A fleet of helicopters were grounded in the UK today due to fears over the safety of their fuel indication systems, taking a third of Britain's air ambulances out of service.
The alert related to a problem with a fuel gauge, during a flight by an EC 135 yesterday.
Areas affected included Dorset, Somerset, Thames Valley, the Isle of Wight, the Midlands, Scotland and Wales.
The Association of Air Ambulances (AAA), which represents the majority of the air ambulance network, said 16 of its 36 helicopters in the UK were affected by the grounding.
The helicopter that crashed into the Clutha bar in Glasgow on November 29 was a Bond-operated Eurocopter EC135 Type 2 aircraft.
A statement from Bond Air Services said: "As a precautionary measure, following an issue with the fuel indication system on one of our aircraft yesterday we temporarily suspended service operations whilst we undertook further technical investigations of our fleet of EC135s."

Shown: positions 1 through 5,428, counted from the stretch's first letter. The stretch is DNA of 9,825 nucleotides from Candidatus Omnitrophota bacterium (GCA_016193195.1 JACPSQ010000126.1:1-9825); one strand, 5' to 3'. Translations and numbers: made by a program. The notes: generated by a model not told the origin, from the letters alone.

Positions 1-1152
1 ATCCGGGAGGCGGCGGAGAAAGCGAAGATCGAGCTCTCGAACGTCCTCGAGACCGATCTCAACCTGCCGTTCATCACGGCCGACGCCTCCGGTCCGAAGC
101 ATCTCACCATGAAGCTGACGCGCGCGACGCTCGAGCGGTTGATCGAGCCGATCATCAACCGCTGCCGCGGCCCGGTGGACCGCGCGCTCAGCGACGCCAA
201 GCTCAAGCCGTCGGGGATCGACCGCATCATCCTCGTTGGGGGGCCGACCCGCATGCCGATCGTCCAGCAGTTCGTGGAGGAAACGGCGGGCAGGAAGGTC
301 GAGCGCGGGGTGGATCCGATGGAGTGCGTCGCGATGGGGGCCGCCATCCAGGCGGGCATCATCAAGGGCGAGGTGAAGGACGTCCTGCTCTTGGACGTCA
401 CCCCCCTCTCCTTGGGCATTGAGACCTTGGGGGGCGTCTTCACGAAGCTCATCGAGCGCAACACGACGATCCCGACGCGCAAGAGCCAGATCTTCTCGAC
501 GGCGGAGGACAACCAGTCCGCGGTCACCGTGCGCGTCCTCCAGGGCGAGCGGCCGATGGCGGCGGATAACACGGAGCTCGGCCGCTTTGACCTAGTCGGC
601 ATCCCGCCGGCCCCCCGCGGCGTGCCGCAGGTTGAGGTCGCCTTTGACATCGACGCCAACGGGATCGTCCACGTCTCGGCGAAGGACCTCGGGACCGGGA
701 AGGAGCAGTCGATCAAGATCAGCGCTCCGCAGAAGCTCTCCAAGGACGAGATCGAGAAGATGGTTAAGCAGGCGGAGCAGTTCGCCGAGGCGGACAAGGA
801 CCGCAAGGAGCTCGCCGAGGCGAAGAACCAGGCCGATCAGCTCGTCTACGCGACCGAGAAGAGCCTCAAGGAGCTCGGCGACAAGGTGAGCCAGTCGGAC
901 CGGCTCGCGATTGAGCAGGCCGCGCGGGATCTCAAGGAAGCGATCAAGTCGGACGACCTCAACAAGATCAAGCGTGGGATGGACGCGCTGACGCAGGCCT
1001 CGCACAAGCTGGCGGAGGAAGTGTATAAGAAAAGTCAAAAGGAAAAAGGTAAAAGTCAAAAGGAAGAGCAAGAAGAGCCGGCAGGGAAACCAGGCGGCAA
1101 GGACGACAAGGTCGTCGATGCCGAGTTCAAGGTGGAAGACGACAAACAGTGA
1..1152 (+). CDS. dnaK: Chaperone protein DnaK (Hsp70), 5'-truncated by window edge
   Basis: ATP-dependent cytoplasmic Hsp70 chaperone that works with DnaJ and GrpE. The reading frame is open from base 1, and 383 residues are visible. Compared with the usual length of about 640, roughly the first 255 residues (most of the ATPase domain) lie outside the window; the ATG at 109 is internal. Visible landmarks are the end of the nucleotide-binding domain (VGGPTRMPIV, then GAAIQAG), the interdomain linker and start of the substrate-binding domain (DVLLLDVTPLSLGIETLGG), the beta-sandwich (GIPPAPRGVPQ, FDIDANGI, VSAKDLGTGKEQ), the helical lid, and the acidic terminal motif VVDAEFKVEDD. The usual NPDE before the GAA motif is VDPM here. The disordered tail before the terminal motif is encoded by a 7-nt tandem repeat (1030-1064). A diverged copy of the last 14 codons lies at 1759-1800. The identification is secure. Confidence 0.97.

Police Scotland said restrictions had been lifted and their helicopter had been cleared to fly.
Wales Ambulance Service said two of its three helicopters had been cleared to fly with checks continuing on a third aircraft, while East Anglia air ambulances have also returned to service.
The National Police Air Service announced that they were increasing fuel levels in helicopters as a "precautionary measure".
Chief Superintendent Ian Whitehouse, National Police Air Service Chief Operating Officer, said:
“In light of the technical issue identified by Bond Air Services, as a precautionary measure, we are increasing fuel levels on all NPAS EC135 aircraft and increasing the minimum level of fuel which pilots are allowed to operate on."